Netflix’s new Turkish film Ashes is one of those enticing films that know we have a child inside of us that’s always willing to come on a journey where some kind of magic is involved. The film, directed by Erdem Tepegöz, stars Funda Eryigit, Alperen Duymaz, and Mehmet Günsür in major roles. Apart from how gorgeous everybody looks in this film, there is nothing else to connect to concepts like beauty and allure in this erotic thriller, or more bluntly, a sluggish drama in the garb of an erotic thriller.
The movie begins by showing us the life of Gokce, an elegant woman who is married to the owner of a renowned publishing company. They receive a manuscript from an unknown writer, and Gokce takes a liking to it. It’s tilted ‘Ashes,’ which is where the title of the movie comes from. As an audience, we now know that everything hinges on this story that Gokce is reading. This story takes her on a journey where she starts looking for a man who is simply named M in her real life, for the story gives clues that it’s based on true events. Gokce treads the path of fantasy, and soon the lines between reality and fiction get blurred, with deadly consequences.
The exposition of the film is deliberate and seems carefully planned, as the composition of each shot lends it a striking clarity, as if the film is trying to separate itself from other kitschy erotic thrillers. Ashes also has an enchanted feel to it, and that does not mean it’s made for children, but for the child inside every adult. Gokce and her husband Kenen seem ripped out of a pulpy novel—you know, the uber-rich and suave power couple—but the filmmaking makes us feel that it will get to exploring them later, for it is so engrossed in getting this exposition right. It doesn’t manage to do that. The story Gokce reads does begin to seem other-worldly, and the character of M is quite fascinating.
The problem here is that the exposition gets us ready for a real man based on a fictional character, and reality does not meet the standard set by the fiction. When does it ever? The enchanted nature evaporates, and now we are in the generic erotic thriller space, whose beats are so well known that the film almost starts to parody itself. The plot points become phenomenally predictable, and a sense of hopelessness settles in—that the film won’t be exploring any characters any further. It had no plans to do so. If one was waiting for the ‘the elegant woman getting frisky with her sex life’ part, it comes, and there are no surprises anywhere.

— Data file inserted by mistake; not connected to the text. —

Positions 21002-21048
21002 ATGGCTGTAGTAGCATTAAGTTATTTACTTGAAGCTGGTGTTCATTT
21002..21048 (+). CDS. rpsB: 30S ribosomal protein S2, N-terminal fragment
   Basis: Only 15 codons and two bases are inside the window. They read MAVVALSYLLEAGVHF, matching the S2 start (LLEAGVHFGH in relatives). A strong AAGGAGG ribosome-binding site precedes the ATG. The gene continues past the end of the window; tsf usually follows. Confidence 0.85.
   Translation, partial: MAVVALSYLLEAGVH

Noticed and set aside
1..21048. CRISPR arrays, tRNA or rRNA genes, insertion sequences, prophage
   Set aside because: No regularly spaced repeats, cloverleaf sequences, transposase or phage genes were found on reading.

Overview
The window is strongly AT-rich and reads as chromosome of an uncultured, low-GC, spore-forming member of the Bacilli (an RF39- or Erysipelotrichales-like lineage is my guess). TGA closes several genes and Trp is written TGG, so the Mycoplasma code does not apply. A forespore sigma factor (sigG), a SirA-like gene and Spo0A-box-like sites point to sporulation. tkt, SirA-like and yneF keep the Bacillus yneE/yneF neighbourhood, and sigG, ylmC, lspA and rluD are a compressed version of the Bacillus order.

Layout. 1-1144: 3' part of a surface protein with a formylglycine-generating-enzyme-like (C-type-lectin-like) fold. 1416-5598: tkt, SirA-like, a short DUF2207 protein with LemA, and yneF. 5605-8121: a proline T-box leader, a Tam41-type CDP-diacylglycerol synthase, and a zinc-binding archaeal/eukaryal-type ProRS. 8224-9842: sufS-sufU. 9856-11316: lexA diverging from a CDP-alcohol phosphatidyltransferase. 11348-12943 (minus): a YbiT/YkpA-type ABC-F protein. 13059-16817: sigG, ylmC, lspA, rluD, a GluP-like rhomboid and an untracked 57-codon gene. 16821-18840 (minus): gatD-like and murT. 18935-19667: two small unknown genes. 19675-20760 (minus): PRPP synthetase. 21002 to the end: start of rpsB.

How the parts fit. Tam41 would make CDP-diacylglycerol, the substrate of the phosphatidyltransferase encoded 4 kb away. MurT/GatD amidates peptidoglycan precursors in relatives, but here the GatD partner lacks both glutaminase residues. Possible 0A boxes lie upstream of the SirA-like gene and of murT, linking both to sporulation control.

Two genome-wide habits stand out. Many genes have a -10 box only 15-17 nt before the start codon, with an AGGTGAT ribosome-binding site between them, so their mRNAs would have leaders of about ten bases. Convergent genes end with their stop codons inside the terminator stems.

The film is like one of the dreams Adrian Lyne, the director of films like “Unfaithful” and the recent film “Deep Water,” might have dreamt up after taking a sedative. There is a calm rhythm to Ashes, which one generally does not see in movies of this genre. Even when the drama of the story grips Gokce as she moves closer to figuring out who M is, the camera movements retain their swift, sweeping movements as if we are in a romance novel. I will add that it’s not overdone, and it’s through the score that the film tries to bring back the tension, as if to remind us that Gokce is walking into danger. Perhaps the whole idea was to undercut the romance with the sharp edges of the erotic thriller, but the film remains in two boats, managing to drown in the end. I wouldn’t have been thrown off if this had been an avant-garde film with a bit of magical realism thrown in. That way, it could have baffled the audience if not engrossed them. Ultimately, it stays lukewarm throughout, and it is in the end that it sheds all modesty and starts to behave as if it’s copying an American TV show, where you know there is an easily digestible resolution coming after the end of the episode.
The performances are as good as they could have been given the writing. There is an effort by each and every performer to bring out the depth of each character. In a scene, Gokce tries to bury her nails in M, but it’s to show her heartbreak, it seems. The time taken on that shot interested me, as it went for a bit too long, as if to suggest there was some deeper subtext that I didn’t get. General audiences, I think, can be swayed by a good ending. Even if the film has weak exposition or lags somewhere in the middle, it’s traditional movie wisdom that a great ending can make them forget everything. Ashes believes in the polar opposite. Its ending makes everything so banal and meaningless that the whole experience of watching Gokce’s journey revolts against the body, and the brain asks to travel back in time to the moment when one had not seen the ending.
Ashes has a simplistic story on its hands. The screenplay by Erdi Isik is not in any way designed to unfold the story in a novel way. Yes, for a brief moment, the film promises that we will discover something about the recesses of the feminine mind, but the rabbit is not in the hat. It is out there right in front of us, and we are then asked to appreciate the magic trick. There is a story in Gokce’s life foreshadowing the ending of the film, something to do with a man who was so obsessed with Anna Karenina that he went to Russia because he believed she was real and still alive. Gokce goes on to M in a similar fashion. There is no acceptance of the fact that this is a simple story and that it had to be elevated by the exploration of characters, which is not possible when one is trying to follow genre conventions so religiously. The only good thing I found about Ashes is that Turkey seems nice with all the gorgeous locations and the sunlight. It made me nostalgic for some reason, even though I’ve never been to Turkey. If the film managed to make me have this thought, it generally means it had lost me a long time before.